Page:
This post is an appendix to Part 3 of the Conversation between me and Neal Campbell. You can read his post where he brings out these passages here and my response to him here. (To read my responses to each of Neal’s statements, click on the statement and the text will drop down.)
In order for us to begin to understand the severity of God’s judgment against the people of Numbers 31, we need to understand what happened in the story of Ba’al Peor as cataloged in Numbers 25. The virgins were spared in Numbers 31:18 because they had no role in what had happened in Numbers 25. They were also unable to continue the Midianite line by themselves. God’s command to destroy the Midianites was to protect Israel from themselves lest they again be seduced as they were in Numbers 25. These virgins who were spared were shown mercy. It is difficult for us with our modern lenses and sensibilities to understand this as merciful when it would be possible for these survivors to be married to their captors – something that may have been dreaded by them. Yet they were spared, and in the context of the Ancient Near East the taking of plunder in warfare, both human and property, was the cultural and societal norm.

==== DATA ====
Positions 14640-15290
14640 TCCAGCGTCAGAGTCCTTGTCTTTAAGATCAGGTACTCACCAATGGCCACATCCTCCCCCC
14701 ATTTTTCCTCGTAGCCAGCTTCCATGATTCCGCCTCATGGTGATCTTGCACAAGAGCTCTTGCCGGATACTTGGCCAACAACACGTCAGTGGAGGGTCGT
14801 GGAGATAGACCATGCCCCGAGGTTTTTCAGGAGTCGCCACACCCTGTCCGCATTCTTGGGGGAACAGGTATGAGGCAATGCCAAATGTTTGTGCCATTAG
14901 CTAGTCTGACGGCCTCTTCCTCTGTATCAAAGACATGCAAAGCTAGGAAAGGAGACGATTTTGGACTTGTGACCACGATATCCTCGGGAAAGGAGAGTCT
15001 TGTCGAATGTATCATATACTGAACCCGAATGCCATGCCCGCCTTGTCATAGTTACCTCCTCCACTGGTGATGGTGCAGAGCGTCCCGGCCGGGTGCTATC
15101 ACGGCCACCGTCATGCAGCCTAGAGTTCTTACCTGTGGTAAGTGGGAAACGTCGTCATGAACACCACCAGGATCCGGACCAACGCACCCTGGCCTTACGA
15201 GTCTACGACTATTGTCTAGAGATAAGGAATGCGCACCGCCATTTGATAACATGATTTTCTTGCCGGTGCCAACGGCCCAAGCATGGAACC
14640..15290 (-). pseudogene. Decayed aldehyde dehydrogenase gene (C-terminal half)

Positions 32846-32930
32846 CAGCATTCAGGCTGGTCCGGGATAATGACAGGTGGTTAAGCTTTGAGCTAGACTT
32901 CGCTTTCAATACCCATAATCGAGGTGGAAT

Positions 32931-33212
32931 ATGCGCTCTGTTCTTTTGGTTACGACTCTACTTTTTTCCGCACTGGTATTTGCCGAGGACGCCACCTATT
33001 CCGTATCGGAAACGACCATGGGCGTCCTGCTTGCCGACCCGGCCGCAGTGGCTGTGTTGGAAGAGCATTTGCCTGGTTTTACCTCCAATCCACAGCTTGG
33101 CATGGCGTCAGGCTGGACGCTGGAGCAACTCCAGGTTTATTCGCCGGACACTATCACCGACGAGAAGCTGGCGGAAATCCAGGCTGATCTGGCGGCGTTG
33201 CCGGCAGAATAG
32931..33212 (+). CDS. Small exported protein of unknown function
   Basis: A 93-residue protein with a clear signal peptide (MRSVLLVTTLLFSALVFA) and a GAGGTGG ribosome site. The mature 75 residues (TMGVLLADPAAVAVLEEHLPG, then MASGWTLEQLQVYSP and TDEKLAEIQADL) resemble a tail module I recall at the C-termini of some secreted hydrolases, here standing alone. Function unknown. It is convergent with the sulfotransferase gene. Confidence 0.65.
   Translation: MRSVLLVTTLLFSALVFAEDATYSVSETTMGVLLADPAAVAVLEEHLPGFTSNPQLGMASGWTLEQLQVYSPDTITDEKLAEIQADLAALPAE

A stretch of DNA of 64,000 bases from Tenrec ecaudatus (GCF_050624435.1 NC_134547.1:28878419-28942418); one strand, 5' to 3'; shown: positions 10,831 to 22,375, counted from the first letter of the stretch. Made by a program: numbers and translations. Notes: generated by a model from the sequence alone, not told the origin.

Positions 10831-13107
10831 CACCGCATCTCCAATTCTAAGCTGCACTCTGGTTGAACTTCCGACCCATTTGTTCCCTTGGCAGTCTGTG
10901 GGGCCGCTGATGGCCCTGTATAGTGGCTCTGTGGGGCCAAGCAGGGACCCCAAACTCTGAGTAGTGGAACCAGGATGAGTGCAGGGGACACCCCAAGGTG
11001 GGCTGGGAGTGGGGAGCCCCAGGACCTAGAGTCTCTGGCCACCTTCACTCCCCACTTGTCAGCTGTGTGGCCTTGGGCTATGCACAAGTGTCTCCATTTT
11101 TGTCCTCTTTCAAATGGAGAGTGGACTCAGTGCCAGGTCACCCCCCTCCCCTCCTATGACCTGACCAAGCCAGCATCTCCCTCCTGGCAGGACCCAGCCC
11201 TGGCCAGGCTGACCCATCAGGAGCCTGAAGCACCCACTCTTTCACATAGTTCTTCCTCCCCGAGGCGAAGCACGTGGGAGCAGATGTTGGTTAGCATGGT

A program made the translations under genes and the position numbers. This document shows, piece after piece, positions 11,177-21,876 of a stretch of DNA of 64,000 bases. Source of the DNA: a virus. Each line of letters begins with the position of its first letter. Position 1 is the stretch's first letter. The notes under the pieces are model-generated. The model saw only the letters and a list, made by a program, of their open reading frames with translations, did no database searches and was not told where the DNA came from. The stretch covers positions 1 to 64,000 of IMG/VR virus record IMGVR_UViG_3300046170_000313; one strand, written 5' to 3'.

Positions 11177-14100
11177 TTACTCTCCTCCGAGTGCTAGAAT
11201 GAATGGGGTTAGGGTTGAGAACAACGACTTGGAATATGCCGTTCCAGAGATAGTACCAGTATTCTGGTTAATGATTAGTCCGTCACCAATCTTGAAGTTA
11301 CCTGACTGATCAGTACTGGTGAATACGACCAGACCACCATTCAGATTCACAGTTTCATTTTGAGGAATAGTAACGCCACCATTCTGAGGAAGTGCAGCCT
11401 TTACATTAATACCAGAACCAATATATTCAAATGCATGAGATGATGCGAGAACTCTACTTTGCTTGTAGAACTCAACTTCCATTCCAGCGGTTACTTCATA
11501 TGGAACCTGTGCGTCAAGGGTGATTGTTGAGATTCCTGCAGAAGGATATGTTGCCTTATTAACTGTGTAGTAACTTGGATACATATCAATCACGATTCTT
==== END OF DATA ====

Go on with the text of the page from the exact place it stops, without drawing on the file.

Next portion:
So what do we do with a passage like this where we have not only slavery discussed, but the beating of slaves? The first thing that we need to remember is that the slavery we read about in the New Testament (Greek/Roman context) is not the same as slavery as we think of it over the past 500 years. Slavery as we read about it in the Old Testament (Hebrew debt-servanthood) is not the same as NT or recent historical past. It is a completely different concept. As challenging as it is due to our heightened and raw sensitivities, we need to be able to recognize the nature of slavery in it’s Ancient Near East context.
Slavery a la Exodus 21 would be better titled as servanthood or indentured servitude. It was typically an apprentice or servant like arrangement designed for the payment of debts. Paul Copan, chair of philosophy at the Palm Beach Atlantic University, suggests that the language of owner is reminiscent (although don’t take the parallel too far) of professional athletes today. Players are often traded from one franchise to another where they have a new owner, and must continue to honor their formal contractual agreement. This hardly suggests slavery.
In the communal environment of the ANE, debt was familial, not individual. As such, an individual could choose to sell himself (Lev. 25:47) in order to work of his debt, or he could offer up his wife or children in order to provide during lean times. We can see the fundamental difference in the commands given to slave owners. For example, in Leviticus 25:46, 53 we see these slaves were hired from year-to-year and were to be treated well (in comparison to other cultures in the ANE). Slavery wasn’t imposed on another. It was a voluntary, albiet less than desirable, situation.